We are Elrha, a force for change in the humanitarian community. The research and innovation we support equips the humanitarian community with the knowledge of what works, so people affected by crises get the right help when they need it most.
Our purpose is clear: to empower the humanitarian community to improve humanitarian response. We make this happen by supporting and championing the outcomes of robust research and proven innovations.
We empower the humanitarian community. Find out how we can support you...

Purpose

The goal of the RAPID study was to fundamentally transform the way serious injuries are managed after earthquakes and other disasters by introducing a novel, cost-effective, and locally appropriate method for pain control.

This study aimed to demonstrate that local medical providers could be trained to perform regional anesthesia safely and effectively. It sought to validify an intensive, two-day training in regional anesthesia for a group of international physicians, and a subsequent identical training provided for a small group of local physicians in the immediate aftermath of an earthquake.
The study also planned to enroll patients in the aftermath of a major earthquake to determine whether regional anesthesia, either with or without ultrasound-guidance, could reduce suffering from lower limb injuries. These are the most common earthquake-related injury. The hope was to demonstrate that regional anesthesia could revolutionize trauma care in disaster settings by significantly improving pain management over the current standard of care. This could reduce the pain and suffering for hundreds of thousands of individuals injured in major earthquakes each year.

Programmes and Outcomes Achieved

This ‘rapid response’ project was reliant on there being a suitable earthquake which would enable the research study to take place. As no earthquake took place in the timeline, the full research study was not triggered. However Standard Operating Procedures have been designed which can be used in future research, and protocols have been published. Lessons were learned about the development of a clinical trial for management of injuries in an earthquake context, which will inform future research studies, including how to deliver effective training on regional anaesthesia to medical responders.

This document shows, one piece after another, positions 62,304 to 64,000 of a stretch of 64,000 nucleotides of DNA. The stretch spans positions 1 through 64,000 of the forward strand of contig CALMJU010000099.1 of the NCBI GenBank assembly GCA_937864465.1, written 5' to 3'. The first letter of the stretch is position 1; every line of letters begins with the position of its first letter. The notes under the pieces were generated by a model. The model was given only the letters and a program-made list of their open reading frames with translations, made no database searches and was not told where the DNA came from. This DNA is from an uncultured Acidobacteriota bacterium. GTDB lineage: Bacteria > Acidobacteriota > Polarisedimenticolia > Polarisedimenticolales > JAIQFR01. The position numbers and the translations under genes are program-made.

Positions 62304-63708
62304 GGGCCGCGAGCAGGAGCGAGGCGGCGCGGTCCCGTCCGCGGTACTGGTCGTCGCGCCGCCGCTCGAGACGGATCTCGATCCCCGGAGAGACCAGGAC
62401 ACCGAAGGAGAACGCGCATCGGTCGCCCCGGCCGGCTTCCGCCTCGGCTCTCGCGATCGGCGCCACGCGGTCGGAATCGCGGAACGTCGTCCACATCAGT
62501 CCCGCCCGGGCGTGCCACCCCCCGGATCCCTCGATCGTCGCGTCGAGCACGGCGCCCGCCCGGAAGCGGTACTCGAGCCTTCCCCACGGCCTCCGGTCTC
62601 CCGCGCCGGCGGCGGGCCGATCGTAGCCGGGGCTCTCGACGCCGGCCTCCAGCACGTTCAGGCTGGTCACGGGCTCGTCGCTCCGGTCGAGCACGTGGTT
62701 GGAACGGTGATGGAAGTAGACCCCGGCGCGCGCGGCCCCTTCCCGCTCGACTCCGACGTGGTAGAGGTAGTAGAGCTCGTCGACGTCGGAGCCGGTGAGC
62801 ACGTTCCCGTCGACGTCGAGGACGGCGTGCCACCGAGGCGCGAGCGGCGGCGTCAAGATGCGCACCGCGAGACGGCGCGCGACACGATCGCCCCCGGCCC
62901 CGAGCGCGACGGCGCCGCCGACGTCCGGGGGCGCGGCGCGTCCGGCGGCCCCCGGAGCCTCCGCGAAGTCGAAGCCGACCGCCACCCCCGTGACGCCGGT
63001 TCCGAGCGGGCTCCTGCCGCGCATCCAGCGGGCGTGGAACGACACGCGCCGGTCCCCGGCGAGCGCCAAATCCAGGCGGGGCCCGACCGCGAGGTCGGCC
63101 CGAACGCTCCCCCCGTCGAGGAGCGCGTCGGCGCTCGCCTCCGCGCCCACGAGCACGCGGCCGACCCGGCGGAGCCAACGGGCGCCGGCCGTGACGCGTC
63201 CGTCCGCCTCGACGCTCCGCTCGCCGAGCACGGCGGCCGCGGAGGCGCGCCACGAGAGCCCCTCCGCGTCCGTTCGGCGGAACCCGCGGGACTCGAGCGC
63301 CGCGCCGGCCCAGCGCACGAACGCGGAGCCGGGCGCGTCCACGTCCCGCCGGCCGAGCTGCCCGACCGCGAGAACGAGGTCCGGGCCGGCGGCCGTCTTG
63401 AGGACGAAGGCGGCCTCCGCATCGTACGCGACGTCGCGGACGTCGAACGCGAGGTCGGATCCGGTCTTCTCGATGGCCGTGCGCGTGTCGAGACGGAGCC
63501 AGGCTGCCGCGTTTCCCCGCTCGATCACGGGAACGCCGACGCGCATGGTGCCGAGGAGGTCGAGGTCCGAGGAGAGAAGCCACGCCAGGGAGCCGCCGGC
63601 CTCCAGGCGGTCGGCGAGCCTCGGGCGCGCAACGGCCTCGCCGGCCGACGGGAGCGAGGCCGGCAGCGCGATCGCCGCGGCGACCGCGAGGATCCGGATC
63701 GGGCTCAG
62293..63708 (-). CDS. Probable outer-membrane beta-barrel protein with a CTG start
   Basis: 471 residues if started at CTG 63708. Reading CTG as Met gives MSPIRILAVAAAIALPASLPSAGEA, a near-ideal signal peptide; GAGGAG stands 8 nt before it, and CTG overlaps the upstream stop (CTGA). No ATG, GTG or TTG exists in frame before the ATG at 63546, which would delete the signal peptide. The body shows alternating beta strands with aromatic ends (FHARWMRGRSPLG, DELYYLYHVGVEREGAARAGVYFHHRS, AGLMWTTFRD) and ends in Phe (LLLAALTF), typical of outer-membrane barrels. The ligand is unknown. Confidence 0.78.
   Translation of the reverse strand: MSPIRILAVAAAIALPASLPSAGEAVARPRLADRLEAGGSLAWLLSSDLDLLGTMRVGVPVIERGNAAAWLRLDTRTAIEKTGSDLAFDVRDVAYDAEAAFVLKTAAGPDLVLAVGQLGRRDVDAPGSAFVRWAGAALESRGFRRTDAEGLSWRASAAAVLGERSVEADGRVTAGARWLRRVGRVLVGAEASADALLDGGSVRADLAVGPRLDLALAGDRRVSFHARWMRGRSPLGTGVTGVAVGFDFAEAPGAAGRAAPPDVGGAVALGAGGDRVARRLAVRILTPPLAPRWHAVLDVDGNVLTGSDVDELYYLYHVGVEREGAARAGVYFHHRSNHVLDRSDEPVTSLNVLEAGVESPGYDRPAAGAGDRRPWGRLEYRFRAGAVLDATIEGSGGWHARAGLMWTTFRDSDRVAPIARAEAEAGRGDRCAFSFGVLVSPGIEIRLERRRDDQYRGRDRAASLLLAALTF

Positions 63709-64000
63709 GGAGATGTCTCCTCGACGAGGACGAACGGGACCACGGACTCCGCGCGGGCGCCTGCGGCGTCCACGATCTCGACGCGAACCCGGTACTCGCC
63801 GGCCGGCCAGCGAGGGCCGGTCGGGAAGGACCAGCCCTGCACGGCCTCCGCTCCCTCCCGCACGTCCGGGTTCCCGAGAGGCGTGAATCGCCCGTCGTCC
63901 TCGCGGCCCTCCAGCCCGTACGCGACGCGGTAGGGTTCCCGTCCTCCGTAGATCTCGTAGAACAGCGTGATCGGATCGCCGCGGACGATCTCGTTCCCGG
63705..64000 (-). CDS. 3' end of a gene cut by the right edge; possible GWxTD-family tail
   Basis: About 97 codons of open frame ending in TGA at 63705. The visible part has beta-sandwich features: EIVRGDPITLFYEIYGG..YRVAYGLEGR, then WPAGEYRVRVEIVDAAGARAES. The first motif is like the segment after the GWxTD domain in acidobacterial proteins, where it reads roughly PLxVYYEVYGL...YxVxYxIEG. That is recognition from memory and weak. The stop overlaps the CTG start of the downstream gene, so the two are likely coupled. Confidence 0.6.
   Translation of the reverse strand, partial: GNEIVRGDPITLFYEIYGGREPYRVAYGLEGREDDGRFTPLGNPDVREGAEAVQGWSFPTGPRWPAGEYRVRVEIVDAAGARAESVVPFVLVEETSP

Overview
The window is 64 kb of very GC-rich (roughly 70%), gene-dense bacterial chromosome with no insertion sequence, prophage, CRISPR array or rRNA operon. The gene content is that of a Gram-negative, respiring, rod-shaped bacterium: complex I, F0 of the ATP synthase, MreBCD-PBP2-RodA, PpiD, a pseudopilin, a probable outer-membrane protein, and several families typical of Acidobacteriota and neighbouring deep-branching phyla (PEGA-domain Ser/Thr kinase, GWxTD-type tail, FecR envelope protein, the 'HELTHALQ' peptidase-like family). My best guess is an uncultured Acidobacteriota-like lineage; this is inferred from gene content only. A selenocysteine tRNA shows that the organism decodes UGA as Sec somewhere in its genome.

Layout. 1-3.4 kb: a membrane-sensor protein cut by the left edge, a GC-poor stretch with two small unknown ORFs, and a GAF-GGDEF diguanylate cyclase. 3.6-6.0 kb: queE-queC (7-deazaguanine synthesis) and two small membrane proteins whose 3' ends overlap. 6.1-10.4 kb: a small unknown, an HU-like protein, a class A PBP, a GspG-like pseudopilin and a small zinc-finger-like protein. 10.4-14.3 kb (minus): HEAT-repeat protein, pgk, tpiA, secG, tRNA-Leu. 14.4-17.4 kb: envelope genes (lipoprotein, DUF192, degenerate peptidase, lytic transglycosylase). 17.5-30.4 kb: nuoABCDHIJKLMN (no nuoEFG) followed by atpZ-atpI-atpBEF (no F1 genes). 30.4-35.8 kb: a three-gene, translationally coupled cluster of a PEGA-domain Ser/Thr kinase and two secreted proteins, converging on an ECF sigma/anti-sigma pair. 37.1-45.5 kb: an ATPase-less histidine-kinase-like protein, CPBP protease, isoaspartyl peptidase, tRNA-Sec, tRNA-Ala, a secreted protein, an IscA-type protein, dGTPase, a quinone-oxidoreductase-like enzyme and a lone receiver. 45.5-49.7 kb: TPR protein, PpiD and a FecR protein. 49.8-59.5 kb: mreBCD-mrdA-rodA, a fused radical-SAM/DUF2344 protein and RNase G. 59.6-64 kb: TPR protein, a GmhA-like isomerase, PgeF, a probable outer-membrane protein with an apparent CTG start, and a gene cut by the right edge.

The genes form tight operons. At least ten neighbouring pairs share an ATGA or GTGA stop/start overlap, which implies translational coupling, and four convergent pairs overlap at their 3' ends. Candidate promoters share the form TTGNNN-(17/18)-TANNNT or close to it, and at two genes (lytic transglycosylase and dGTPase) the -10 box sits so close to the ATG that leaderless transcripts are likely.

Key outputs:

  • Study protocols published in peer-reviewed journal
  • Study findings on impact of regional anaesthesia training published in peer-reviewed journal

Next steps:

Standard Operating Procedures have been developed which are ready to be used for research if/when a suitable acute trauma/earthquake scenario occurs in future (funding dependent).

Quotes:

“Conducting high-quality health research in the acute phase of a major disaster presents extraordinary challenges. Through a combination of targeted research funding, strong academic and humanitarian partnerships, and a good deal of advanced planning, we believe that these challenges can be overcome. Indeed, we owe it to the millions of people affected by disaster each year to find a way to ensure that they have access evidence-based therapies that have been proven effective for the types of injuries and conditions they are most likely to experience.” Carrie Teicher (PI), Epicentre

“It is amazing that a grant mechanism like R2HC’s Rapid Response facility exists. It is one of the few ways that RCTs can be conducted for emergency medicine in a humanitarian context.  It brings great added value, especially in helping practitioners to partner with academics who have specific technical expertise.” Carrie Teicher (PI), Epicentre

141113-Epicentre

Principal Investigator: Carrie Teicher, Epicentre

Related Resources

Article, Peer Reviewed

Regional Anesthesia for Painful Injuries after Disasters (RAPID): study protocol for a randomized controlled trial in Regional Anesthesia Techniques for Planned Randomized Controlled Trial in a Disaster Setting

Focused Training for Humanitarian Responders in Regional Anesthesia Techniques for a Planned Randomized Controlled Trial in a Disaster Setting

Latest Updates

The RAPID Study: Research in Crisis

Jul 2016

Due to the effects of population growth and increasing urbanization, earthquakes now account for the largest burden of injury among all geophysical disasters, claiming an average of 27,000 lives each…

View
2016Jul

Subscribe to our newsletters....

Subscribe
 
Elrha © 2018 - 2019 Elrha is a registered charity in England and Wales (1177110).
Elrha Please upgrade your browser

You are seeing this because you are using a browser that is not supported. The Elrha website is built using modern technology and standards. We recommend upgrading your browser with one of the following to properly view our website:

Windows Mac

Please note that this is not an exhaustive list of browsers. We also do not intend to recommend a particular manufacturer's browser over another's; only to suggest upgrading to a browser version that is compliant with current standards to give you the best and most secure browsing experience.